Pop Quiz
Kassab ’09
Christine Kassab in the Transantarctic Mountains
Photos: Kathy Licht; Tinseltown/shutterstock.com
Scientist studying glaciers in the Antarctic
Kassab, a Ph.D. candidate in earth science at Indiana University–Purdue University Indianapolis, studies a blue-ice moraine in the Transantarctic Mountains. She analyzes glacier deposits by collecting rock samples, as well as through ground-penetrating radar, remote sensing and numerical modeling — to find out how the glaciers flowing through the moraine, and the entire ice sheet, have changed over time. The work has important implications for climate change, among many other things.
Who’s your favorite public scientist?
a. Richard Dawkins
b. Bill Nye the Science Guy
c. Jane Goodall
Jane Goodall is a female scientist in a male-dominated field. I know what that’s like and really admire everything she’s accomplished. But they’re all incredible. Bill Nye gets children interested in science, and I have four children, so that means a lot to me too.
Jane Goodall headshot
What’s your favorite grade-school science project?
a. Baking-soda volcano
b. Growing plants in seed jars
c. Ant farm
I have to go with the classic: the baking-soda volcano. I might do that with my kids.
What’s the most ridiculous movie with a “science”-related premise?
a. The Day After Tomorrow
b. Jurassic Park
c. Sharknado
I don’t think I watched the whole movie, but the way they depict climate change happening [extreme, fatal changes all in one day] is over the top. It would just never happen like that.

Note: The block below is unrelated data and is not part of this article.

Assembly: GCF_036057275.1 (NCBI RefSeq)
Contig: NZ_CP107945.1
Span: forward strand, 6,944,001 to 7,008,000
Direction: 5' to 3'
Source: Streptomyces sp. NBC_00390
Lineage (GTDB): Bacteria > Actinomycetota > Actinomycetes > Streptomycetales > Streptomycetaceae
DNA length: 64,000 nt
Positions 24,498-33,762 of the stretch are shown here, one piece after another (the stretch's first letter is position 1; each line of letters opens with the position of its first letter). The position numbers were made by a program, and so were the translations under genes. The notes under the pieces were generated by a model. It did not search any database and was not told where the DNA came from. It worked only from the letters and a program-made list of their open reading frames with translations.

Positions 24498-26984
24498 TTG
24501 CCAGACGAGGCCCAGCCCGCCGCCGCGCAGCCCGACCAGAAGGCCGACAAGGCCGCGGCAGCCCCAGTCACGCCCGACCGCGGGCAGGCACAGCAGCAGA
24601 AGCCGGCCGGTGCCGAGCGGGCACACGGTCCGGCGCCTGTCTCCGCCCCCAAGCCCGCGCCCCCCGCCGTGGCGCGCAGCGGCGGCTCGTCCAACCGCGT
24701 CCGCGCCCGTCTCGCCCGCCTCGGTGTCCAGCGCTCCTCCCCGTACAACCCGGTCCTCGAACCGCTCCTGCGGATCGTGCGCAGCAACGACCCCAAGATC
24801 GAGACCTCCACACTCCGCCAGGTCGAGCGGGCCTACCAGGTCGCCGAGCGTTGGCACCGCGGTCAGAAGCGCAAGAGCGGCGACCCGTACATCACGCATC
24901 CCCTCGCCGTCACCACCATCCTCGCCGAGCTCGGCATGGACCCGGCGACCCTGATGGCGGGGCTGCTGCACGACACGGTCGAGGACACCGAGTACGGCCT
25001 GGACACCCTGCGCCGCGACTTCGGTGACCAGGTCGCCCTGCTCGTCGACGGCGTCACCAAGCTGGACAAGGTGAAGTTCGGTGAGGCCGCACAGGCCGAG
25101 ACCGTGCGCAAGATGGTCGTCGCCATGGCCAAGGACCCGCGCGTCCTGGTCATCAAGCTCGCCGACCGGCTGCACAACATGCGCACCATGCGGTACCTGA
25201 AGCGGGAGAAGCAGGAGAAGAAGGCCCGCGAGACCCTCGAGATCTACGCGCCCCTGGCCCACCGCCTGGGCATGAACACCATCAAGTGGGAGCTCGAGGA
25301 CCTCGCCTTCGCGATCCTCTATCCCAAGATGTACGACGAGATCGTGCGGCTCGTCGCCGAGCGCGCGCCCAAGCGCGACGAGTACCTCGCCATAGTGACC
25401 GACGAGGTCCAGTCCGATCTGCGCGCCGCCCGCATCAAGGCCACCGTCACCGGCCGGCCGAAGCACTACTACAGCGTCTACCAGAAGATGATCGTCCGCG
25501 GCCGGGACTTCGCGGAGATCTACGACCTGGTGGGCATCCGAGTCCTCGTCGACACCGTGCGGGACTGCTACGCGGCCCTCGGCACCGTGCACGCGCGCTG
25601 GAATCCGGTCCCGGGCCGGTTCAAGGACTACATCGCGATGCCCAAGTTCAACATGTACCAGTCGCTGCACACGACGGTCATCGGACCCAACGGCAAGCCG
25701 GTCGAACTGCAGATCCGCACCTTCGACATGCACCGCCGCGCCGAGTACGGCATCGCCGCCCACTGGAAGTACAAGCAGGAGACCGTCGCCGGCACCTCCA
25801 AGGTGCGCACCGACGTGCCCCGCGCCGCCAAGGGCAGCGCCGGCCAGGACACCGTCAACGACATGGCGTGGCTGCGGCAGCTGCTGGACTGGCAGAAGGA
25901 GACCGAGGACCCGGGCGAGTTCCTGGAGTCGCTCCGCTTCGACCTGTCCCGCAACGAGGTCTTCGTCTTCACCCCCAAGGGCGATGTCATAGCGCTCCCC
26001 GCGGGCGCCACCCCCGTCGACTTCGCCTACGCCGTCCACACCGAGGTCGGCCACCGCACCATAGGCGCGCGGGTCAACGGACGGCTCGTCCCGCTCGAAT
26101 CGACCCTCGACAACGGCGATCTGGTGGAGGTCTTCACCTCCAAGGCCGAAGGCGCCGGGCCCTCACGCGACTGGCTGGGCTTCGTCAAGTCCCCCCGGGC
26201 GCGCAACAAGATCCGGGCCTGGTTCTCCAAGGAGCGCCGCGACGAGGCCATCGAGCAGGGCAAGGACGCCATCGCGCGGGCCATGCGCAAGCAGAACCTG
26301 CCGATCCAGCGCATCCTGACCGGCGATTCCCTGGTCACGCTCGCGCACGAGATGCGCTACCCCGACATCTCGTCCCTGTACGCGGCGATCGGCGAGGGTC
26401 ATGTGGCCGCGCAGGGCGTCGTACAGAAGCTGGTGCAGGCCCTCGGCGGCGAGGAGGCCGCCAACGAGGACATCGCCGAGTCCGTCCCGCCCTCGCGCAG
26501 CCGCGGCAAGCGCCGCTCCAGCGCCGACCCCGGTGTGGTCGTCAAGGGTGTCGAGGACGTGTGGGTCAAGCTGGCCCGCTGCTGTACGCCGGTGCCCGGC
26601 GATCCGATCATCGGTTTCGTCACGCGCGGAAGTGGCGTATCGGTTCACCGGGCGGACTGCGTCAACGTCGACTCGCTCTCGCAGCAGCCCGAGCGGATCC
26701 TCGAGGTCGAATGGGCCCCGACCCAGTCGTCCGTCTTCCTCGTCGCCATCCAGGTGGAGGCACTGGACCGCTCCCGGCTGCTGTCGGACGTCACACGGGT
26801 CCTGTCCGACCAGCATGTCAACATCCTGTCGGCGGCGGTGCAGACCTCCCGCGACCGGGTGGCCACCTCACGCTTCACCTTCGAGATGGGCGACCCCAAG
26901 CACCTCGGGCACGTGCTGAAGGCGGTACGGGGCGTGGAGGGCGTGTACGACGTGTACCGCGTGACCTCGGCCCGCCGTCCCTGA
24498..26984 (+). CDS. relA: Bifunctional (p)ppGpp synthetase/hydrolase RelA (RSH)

4. Which arctic animal should be the next star of an animated kids’ movie?
a. Polar bear
b. Arctic fox
c. Puffin
What’s your favorite climate in which to spend a weeklong vacation?
My favorite temperature would be somewhere where you wake up in the morning in a sweatshirt, and by the afternoon you’re in a T-shirt. Maybe the Pacific Northwest? Somewhere outdoors.
Where would you like to be in your career 10 or 20 years from now?
My career goal is to end up teaching, with some research aspects. I’d love to do an outreach program for young female aspiring scientists. I just spoke to my daughter’s fourth-grade class today about being a scientist, and think I changed some kids’ minds. One girl came up to me and said, “I wanted to be a teacher, but now I want to be a scientist.” I told her, “You can do both!”
“I’d love to do an outreach program for young female aspiring scientists.”